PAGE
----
Japanese Diet Plan
The Japanese diet plan is considered to be one of the healthiest in the world, and for that reason the Japanese people have an average life expectancy far greater than the western world. The foundation of a traditionally prepared Japanese meal is often rice. Japan is surrounded by sea, and therefore much of Japanese food involves seafood dishes. They eat threes servings of fish a week, on average. They also eat lots of soy products and fresh vegetables. The Japanese start their meals with a bowl of light soup such as vegetable broth which is filling yet low in calories. In Japan, food is served on separate small plates and bowls instead of on one big plate. Eating smaller portions of food can help you control weight. Beef has never been a staple part of traditional Japanese cuisine, and it was even banned from being eaten in Japan. A major factor of the Japanese way of eating is to eat until 80% full. In this manner, you can avoid overeating. Remember, Japanese diet is based on rice, fresh fish, soya and vegetables, with only small amounts of meat and sugar.
In Japan rice is not only one of many foods, but the most important staple of the diet and the centerpiece of almost every meal. Rice is good source of carbohydrate and protein and it is also gluten free. In Japan rice is associated with physical strength. With a healthy amount of vitamin B, fiber and protein, rice gives you energy quickly and due to it being an easily digestible food. Eating rice is very healthy just because of the fat that it does not have. Brown rice is good source of phosphorus, copper and magnesium. Rice is also unique as a crop in that it can grow in flooded conditions that would drown other plants (some rice species grow in water 15 feet deep). Rice is very important in Japanese society historically and culturally.
Since Japan is mostly surrounded by ocean they eat lots of seafood such as crabs, calms, fish, shrimp or lobster. Seafood is an important part of Japan diet plan. In Japan people eat raw fish, in the form of sushi and sashimi, among other dishes. Seafood is very healthy for the body, as it contains healthy fatty acids. Seafood is also good source of protein and minerals. Eating seafood can help prevent cardiovascular diseases.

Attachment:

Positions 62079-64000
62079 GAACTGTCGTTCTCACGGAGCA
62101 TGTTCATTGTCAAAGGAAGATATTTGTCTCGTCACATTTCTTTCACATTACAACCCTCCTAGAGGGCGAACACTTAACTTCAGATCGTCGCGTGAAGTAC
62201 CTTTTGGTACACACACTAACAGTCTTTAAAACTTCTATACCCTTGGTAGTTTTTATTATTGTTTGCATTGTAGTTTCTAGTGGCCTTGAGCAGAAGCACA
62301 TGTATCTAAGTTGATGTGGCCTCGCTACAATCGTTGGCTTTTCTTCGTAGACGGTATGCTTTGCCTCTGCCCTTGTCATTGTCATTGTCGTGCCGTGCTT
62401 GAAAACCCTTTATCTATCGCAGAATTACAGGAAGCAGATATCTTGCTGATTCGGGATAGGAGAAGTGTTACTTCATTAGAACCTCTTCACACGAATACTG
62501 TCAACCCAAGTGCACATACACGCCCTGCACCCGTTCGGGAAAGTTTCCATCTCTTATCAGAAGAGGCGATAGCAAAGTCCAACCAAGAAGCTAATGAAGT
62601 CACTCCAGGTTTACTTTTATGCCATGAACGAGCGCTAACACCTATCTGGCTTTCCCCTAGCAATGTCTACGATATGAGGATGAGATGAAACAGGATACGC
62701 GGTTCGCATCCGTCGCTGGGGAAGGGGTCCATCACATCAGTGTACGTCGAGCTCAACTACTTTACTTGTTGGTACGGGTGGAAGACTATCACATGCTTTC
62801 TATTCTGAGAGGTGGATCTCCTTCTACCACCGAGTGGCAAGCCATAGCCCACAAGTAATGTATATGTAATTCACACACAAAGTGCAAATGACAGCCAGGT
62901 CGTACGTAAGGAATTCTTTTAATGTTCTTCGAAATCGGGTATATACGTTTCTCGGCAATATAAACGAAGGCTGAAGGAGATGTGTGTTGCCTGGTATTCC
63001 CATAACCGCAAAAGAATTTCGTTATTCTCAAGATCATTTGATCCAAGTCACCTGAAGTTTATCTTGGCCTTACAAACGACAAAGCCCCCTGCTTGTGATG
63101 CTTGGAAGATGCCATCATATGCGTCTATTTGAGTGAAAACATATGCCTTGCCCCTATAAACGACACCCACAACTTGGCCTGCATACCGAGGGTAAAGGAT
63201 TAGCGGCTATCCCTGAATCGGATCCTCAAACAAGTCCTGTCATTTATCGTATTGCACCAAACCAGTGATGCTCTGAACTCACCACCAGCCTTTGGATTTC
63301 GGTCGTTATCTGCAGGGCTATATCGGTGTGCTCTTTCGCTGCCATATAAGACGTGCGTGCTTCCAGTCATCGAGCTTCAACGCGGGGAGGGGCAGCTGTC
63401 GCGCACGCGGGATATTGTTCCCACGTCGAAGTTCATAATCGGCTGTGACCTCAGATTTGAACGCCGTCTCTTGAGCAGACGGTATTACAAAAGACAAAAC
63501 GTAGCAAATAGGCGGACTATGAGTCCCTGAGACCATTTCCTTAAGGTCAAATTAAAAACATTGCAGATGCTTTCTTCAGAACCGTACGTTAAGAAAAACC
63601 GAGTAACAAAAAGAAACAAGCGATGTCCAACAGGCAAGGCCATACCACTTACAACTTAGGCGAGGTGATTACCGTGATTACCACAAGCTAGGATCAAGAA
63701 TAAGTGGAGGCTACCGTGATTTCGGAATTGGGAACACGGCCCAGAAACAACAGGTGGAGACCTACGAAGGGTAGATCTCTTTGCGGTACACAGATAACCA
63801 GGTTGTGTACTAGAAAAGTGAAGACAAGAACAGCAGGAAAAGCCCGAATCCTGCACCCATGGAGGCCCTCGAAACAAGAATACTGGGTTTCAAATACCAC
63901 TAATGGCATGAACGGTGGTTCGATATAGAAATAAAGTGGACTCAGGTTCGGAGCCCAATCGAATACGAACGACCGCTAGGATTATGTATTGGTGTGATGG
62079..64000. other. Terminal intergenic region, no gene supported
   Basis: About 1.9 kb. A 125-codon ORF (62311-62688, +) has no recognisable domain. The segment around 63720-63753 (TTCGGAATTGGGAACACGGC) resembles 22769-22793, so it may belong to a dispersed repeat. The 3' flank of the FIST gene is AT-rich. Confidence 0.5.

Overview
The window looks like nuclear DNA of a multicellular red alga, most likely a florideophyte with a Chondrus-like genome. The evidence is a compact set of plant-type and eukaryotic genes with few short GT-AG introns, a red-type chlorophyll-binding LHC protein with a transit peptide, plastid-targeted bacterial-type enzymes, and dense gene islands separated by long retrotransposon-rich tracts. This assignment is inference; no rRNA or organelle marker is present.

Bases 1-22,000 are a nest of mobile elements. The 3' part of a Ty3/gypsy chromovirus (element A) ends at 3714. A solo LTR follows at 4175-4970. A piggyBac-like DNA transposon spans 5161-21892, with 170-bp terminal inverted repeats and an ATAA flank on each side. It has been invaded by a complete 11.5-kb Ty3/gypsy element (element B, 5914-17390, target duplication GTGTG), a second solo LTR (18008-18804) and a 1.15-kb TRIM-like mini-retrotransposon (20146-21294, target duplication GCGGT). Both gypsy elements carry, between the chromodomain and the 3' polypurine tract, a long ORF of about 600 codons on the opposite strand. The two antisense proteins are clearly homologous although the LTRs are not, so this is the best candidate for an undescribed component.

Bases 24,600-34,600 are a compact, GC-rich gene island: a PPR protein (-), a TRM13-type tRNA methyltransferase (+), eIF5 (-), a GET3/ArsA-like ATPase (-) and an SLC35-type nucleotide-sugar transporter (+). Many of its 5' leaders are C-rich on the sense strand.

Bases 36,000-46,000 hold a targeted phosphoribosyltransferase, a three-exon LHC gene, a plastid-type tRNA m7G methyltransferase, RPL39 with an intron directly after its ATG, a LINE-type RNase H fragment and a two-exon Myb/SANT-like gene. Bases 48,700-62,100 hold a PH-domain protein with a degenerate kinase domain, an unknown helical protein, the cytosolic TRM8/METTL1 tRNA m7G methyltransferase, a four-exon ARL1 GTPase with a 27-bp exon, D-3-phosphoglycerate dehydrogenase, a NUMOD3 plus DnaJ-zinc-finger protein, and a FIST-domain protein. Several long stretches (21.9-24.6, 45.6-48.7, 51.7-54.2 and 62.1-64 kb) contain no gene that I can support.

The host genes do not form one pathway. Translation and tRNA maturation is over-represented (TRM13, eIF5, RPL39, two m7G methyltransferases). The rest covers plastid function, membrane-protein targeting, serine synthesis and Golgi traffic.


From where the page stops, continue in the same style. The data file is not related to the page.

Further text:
In fact, traditional Japanese cuisine has soy in almost every meal, hiding in places you wouldn't expect. In Japan, soy is consumed in various forms, including dried or green soybeans, tofu, miso, natto, soy sauce, and soy-milk. Soybeans are very high in protein and are the only legume that contains all nine essential amino acids. The soybeans are also a rich source of vitamins B, C and K, as well as the minerals phosphorus, potassium and calcium. Soy food can help with osteoporosis and heart disease. It also lowers your risk of gastric cancer. Indeed, according to ancient Japanese mythology soybeans are a gift from the gods.
By far the most popular beverage in Japan is tea, and in particular green tea which has been drunk in Japan since ancient times. In Japan, green tea is part of their daily staple and consumed as much as 5 to 6 cups a day. Sugar is not usually added to green tea in Japan. Researchers have found that drinking green tea every day reduces the risk of cancer and have many other health benefits. Green tea consumption has also been linked to lower incidences of stroke and heart disease. Doctors recommend that people drink green tea at least once a day to keep their immune system good and to keep them healthy. Anti-aging and anti-inflammatory effects of green tea may delay signs of skin aging, such as sun damage, expression lines and wrinkles. This is the reason why Japanese people look so much younger.
Japanese Diet Tips
- Aim to eat more seafood such as crabs, lobster, calms by including it twice in your weekly diet plan.
- Eat rice at least once a day.
- Drink green tea at least twice a day.
- Don't forget to drink enough water.
- Add fish such as salmon, tuna, trout to your diet two times a week.
- Incorporate soy foods into your diet plan.
- Eat lots of fresh vegetables with your meals.
- Avoid overeating during your meals. Stop eating until you feel full.
- Eat smaller, but more frequent meals throughout the day.
- Don't forget to exercise on a regular basis.